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Antti Torstensson 08-25-2020 06:11 AM

Trying to figure out SCRs
Iíve been controlling my SiC elements with just an SSR with mains voltage. Just this weekend I found an amazing deal for an SCR and bought it. While waiting for it to arrive Iím trying to figure out how and if I can actually use it. Iíve been reading a lot the past few days but I have absolutely no experience with SCRs.

Iíve read that with phase angle fired SCRs it is not recommended to go below 50% of the mains voltage. How does that work for controlling SiC elements? Seems way too much for minimum available power output initially. Especially with the power reserve you must have to compensate for element aging. Or is it even possible to use phase angle firing mode without a transformer to control SiC elements (in a glass blowing furnace application)?

I could of course use the SCR in burst firing mode but would there be any advantages to my current setup that does the same with an SSR. I also had a stupid idea of just limiting the voltage with the SCR and use the SSR for burst firing.

Thanks in advance for any help!

Antti Torstensson 08-27-2020 06:13 AM

I did some re-reading and re-thinking. The Kanthal handbook says this:

"As there is no current flow for part of the supply
cycle, phase-angle controlled loads will give rise
to an apparently poor power factor, even with a
purely resistive load, and this can lead to problems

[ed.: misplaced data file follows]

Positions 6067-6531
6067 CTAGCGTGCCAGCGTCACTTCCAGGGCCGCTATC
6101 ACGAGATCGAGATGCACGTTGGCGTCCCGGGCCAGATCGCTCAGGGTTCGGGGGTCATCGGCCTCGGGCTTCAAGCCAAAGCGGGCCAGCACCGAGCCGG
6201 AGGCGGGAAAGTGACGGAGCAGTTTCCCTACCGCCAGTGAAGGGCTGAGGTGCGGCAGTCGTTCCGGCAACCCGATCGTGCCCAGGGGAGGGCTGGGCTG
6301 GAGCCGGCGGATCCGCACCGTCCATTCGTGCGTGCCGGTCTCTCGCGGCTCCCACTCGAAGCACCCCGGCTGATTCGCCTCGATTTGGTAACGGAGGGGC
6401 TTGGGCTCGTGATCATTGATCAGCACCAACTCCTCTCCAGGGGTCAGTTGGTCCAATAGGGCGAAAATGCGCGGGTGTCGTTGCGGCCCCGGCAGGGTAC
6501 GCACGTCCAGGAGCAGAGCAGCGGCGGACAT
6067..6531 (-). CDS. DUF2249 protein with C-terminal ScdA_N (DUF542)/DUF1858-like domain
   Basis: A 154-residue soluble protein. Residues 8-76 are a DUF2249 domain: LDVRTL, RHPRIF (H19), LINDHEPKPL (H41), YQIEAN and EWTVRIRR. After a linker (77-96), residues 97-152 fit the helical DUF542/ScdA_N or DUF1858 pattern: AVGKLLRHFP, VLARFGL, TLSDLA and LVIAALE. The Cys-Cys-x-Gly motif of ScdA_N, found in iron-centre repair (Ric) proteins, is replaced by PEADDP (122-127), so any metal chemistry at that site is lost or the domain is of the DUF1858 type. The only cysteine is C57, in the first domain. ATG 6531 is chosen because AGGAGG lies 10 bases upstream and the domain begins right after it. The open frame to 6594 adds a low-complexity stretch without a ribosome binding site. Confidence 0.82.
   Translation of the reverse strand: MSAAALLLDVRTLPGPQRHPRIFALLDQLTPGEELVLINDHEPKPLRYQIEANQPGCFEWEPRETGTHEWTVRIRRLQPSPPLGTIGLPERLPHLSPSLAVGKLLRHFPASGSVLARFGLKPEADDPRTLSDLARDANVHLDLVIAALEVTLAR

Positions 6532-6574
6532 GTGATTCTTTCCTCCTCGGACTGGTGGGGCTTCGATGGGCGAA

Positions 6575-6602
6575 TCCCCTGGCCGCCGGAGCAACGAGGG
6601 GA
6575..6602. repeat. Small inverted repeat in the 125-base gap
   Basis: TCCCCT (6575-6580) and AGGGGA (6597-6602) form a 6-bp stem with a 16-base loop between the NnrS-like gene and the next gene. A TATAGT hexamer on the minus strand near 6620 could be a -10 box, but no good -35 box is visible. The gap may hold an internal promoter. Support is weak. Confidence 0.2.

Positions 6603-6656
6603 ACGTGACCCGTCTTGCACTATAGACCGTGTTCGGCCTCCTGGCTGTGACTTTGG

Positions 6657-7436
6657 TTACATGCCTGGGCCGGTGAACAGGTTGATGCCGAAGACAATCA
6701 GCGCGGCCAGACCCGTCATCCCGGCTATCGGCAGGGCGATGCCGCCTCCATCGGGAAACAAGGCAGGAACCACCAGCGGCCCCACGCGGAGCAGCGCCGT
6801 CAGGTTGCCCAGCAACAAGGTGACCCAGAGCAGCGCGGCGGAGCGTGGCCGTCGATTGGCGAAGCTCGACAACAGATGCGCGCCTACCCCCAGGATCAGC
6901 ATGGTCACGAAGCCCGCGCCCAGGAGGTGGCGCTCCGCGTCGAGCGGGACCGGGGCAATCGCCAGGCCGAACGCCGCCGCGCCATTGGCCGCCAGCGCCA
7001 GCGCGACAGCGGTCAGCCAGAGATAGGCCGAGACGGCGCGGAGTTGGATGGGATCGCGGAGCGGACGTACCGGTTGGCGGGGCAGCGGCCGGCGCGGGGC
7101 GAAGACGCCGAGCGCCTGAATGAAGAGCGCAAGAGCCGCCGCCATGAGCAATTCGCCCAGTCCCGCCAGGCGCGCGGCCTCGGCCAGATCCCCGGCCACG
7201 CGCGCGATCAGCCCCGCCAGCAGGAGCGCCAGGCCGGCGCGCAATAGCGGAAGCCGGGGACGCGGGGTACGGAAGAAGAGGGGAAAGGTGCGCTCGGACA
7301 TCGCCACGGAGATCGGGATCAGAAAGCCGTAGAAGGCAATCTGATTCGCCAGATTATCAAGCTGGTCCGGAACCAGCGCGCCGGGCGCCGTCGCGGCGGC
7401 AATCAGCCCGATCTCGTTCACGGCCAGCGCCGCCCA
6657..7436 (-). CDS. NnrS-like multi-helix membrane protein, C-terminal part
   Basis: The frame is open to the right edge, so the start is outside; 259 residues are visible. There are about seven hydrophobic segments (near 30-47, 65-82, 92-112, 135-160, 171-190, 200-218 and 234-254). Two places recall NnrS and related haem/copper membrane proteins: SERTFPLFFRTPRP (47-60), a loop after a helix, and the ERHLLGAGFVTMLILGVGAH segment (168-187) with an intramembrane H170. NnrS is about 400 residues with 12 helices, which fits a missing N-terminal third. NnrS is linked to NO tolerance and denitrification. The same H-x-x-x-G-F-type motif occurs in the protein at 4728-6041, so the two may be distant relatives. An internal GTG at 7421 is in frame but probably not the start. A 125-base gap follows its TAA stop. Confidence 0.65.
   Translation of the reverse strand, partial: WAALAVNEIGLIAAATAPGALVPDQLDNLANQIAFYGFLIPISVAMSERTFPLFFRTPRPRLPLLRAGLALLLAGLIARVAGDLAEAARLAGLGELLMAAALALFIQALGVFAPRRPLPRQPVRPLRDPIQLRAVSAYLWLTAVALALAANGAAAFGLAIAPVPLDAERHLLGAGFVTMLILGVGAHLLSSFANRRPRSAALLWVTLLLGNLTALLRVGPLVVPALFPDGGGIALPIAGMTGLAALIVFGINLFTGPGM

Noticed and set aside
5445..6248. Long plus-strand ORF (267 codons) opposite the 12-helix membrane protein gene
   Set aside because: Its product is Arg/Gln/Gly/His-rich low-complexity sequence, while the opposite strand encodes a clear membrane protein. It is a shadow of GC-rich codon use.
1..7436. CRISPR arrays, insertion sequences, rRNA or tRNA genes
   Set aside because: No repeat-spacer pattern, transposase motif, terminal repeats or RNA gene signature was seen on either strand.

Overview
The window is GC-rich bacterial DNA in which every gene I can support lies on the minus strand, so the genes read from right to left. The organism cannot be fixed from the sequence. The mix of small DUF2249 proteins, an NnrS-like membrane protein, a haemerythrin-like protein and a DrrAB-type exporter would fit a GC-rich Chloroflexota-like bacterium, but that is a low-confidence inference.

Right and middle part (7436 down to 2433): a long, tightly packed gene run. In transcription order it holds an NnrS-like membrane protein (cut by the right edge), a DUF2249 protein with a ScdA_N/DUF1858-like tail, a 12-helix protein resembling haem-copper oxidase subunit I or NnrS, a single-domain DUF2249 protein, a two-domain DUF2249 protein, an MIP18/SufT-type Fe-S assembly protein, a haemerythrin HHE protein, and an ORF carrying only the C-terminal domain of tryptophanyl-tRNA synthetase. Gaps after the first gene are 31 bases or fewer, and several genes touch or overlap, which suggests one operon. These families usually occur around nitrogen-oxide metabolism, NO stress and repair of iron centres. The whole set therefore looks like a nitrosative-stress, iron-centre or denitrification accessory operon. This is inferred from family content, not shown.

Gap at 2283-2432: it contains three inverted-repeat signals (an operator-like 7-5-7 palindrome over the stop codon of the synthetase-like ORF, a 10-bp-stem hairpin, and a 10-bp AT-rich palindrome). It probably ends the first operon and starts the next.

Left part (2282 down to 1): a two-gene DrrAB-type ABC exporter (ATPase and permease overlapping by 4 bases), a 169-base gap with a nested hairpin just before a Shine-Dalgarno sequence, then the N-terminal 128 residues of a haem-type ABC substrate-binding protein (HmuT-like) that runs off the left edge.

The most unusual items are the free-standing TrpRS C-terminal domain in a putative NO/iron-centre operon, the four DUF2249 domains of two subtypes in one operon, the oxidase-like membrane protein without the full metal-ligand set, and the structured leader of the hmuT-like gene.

on large installations, especially if the firing angle
is small. Generally, the starting voltage with new
elements should not be less than 60% of the supply
voltage, to minimize this effect."

I now think this must mean that the elements should be sized in a way that you initially get full required power with 60% or more of the supply voltage. Although thatís not what it says, itís the only way I can make sense of it.

Still seems that the power factor would be really low especially while the furnace is idle. Why exactly is a poor power factor an issue? Does it make the electricity company unhappy?

Randy Kaltenbach 08-27-2020 11:42 AM

Well, it's been over 40 years since I've thought about power factor so take this with a grain of salt.

Purely resistive loads (good power factor) are the easiest type of power for the power companies to deliver. Non- resistive (reactive) (poor power factor) loads are more problematic for them. Therefore, they hit the users of poor power factor equipment with surcharges.

Antti Torstensson 08-28-2020 06:05 AM

So lets say I size the elements so that the designed maximum power (12 kW) is achieved at 140 V with new elements. So 12 kW is the real power and apparent power is 32,4 kW (calculated with 230 V line voltage). That would give a power factor of 0,37 when the furnace is operated at full power and most of the time the power factor would be even poorer. Am I getting it right and is this really how SiC furnaces are operated with a phase-angle firing SCR without a transformer?

Randy Kaltenbach 08-28-2020 11:28 AM

I honestly don't know how those things would be configured or operated. I think you need to talk to an electrical machinery expert. (Unless someone on the board has this knowledge)

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